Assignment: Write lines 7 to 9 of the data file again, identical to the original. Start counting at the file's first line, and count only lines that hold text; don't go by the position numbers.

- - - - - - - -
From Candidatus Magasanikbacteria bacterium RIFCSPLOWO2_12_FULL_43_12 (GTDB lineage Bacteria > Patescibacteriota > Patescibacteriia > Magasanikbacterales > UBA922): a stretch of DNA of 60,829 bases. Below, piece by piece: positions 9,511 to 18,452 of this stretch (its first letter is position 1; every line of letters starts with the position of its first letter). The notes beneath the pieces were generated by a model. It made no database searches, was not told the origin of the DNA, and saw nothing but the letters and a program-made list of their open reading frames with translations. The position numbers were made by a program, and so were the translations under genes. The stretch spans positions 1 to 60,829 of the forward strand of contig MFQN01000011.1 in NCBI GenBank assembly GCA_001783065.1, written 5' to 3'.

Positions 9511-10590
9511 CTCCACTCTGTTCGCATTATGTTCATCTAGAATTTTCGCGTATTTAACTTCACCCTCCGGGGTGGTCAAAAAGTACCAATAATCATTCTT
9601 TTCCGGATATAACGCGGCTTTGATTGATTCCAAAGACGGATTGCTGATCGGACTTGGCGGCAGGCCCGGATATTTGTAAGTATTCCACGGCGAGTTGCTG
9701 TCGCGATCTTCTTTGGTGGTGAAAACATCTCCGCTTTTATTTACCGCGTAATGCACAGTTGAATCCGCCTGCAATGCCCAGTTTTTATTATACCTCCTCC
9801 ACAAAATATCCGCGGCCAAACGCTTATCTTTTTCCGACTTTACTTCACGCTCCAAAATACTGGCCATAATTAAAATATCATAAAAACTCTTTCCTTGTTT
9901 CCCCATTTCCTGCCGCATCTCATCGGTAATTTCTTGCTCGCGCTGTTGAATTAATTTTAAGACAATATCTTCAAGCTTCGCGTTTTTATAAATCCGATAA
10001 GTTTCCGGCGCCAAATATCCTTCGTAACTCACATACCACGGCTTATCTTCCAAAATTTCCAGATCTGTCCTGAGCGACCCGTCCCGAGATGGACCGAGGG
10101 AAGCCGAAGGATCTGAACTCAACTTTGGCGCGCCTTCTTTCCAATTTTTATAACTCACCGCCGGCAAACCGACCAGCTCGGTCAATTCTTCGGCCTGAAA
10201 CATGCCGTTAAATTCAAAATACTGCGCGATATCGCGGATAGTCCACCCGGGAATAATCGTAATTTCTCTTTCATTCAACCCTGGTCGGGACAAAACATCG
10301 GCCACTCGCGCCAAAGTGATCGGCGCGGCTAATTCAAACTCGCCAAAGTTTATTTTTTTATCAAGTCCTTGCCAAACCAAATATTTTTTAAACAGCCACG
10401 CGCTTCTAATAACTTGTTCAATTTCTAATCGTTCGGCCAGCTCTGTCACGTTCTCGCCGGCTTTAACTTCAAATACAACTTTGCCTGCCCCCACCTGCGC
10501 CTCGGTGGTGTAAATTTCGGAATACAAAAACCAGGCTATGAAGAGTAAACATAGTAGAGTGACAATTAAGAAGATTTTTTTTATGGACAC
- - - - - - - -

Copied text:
9901 CCCCATTTCCTGCCGCATCTCATCGGTAATTTCTTGCTCGCGCTGTTGAATTAATTTTAAGACAATATCTTCAAGCTTCGCGTTTTTATAAATCCGATAA
10001 GTTTCCGGCGCCAAATATCCTTCGTAACTCACATACCACGGCTTATCTTCCAAAATTTCCAGATCTGTCCTGAGCGACCCGTCCCGAGATGGACCGAGGG
10101 AAGCCGAAGGATCTGAACTCAACTTTGGCGCGCCTTCTTTCCAATTTTTATAACTCACCGCCGGCAAACCGACCAGCTCGGTCAATTCTTCGGCCTGAAA